I was rather shocked at several recent events to see the extent to which most participants seemed attached (literally!) to their mobile phones.

As the day was starting and speakers had started talking, phones could still be heard ringing, pinging and vibrating. In many cases, still in their owners’ hands. In several instances, instead of switching the devices off as soon as people realised they were on, they answered and simply walked out of the room talking, oblivious of the disruption created. Most were playing with the phone in their hands, looking at it, responding to emails or simply fidgeting.

Now, this is not unheard of and we have all seen it done, in meetings, at the restaurant…. So why was I shocked there? Because the events in question were, you may have guessed… meditation and wellbeing types of events! So, of course, I had assumed all present would share in my feeling that on those occasions, mobile devices should hide away silently switched off at the bottoms of bags to better focus on our inner selves! Well, as I keep repeating my students: never assume! Who am I to decide everyone has to feel similarly on such an occasion?

But seriously now, doesn’t that raise the question, often raised but rarely acted upon, of how we interact with our mobile devices? The mobile phone is so easy to have at hand, when do you actually put in down and leave away from you, in another room even? No, don’t look away, answer that one! Mobile phones and other devices have so far modified our behaviours (and our brains!) that we now have specialists working on technology addictions. You can take the London Nightingale Hospital test online to check whether you qualify! But even if, hopefully, you do not, becoming aware of the way you use your mobile phone could be interesting.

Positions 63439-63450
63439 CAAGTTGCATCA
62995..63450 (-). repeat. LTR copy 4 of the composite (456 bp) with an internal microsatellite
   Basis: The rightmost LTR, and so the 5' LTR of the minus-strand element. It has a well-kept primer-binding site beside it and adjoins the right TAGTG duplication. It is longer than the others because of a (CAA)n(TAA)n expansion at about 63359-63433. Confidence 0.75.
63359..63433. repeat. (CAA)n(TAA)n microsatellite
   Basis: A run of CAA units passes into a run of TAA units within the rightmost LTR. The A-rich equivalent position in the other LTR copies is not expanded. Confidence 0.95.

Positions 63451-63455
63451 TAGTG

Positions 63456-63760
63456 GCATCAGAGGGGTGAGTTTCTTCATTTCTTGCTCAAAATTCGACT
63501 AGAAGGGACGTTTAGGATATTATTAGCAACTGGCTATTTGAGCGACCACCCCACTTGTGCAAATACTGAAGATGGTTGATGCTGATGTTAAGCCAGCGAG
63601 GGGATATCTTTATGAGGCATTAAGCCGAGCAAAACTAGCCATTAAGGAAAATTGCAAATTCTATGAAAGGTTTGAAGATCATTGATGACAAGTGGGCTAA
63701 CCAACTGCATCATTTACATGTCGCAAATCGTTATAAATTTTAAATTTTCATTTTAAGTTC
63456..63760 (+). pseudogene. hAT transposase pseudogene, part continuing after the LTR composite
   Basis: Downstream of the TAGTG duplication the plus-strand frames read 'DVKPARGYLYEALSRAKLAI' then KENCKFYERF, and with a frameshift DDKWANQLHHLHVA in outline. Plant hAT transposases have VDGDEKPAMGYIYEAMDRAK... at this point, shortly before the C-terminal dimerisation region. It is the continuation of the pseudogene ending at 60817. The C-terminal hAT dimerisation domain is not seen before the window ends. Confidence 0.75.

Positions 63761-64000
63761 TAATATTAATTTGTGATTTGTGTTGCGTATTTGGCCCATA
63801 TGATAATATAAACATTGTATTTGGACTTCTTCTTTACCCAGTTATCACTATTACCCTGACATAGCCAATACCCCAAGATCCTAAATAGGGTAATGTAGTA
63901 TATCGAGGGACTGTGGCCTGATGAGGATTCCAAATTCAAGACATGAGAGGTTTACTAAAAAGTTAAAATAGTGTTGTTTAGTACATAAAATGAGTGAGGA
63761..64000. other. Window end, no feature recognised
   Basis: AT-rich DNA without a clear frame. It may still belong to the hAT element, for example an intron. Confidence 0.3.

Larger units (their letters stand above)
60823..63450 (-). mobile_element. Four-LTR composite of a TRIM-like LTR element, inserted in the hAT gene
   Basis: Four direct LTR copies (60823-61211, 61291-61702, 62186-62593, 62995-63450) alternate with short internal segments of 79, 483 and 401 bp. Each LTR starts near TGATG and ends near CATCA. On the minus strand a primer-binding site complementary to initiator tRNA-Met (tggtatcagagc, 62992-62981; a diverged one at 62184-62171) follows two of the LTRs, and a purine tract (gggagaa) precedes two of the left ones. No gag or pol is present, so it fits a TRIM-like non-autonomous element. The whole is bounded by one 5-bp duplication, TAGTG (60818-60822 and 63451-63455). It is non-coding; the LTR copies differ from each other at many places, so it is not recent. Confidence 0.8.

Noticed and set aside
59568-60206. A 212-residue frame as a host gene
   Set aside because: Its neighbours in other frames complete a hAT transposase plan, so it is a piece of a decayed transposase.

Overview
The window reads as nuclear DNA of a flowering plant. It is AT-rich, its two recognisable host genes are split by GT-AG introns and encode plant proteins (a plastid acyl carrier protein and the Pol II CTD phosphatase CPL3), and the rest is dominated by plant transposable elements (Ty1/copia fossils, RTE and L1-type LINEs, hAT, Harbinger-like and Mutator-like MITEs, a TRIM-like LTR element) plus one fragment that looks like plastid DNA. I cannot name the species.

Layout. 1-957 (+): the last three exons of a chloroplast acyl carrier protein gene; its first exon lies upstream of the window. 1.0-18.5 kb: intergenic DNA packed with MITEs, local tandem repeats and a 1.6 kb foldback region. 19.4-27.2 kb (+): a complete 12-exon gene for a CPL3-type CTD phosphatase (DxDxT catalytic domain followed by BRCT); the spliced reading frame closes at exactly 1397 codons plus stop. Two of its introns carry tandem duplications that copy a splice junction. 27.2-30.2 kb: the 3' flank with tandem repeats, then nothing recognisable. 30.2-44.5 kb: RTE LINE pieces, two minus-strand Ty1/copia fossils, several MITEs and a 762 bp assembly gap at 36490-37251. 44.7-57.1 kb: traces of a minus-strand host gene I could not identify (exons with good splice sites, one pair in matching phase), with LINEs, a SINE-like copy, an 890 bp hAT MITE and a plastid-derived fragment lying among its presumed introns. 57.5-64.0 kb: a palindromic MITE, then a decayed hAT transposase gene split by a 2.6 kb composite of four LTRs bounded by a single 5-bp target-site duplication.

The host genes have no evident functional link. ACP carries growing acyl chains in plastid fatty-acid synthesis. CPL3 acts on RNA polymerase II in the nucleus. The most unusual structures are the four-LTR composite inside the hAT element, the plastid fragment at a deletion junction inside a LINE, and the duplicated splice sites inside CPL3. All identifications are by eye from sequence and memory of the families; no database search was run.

In 2005, research from the University of London showed that texting and emailing throughout the working day can « fog your brain » as much as smoking cannabis, knocking 10 points off your IQ.

So if you value your brain, not to mention your relationships or peace of mind, here are a few pointers:

  • switch off all alerts on your phone;
  • if you are feeling brave, switch off the ringtone, unless you are waiting for a particularly important phone call;
  • only check your phone a few times a day;
  • leave it on a desk, table or in your bag during the day, not in your hand;
  • switch it off and leave it in another room at night;
  • do not take it out on the restaurant table, do not check your phone at dinner time at home or at any other social times.

Oh, did I mention, on the events I mentioned the organisers had to remind the delegates politely but firmly to switch their phones off during meditation times… and the phones did not reappear afterwards. Everyone seemed calmer, more serene and in no need of a technology fix at all after that.

So… meditate more and put the phone down!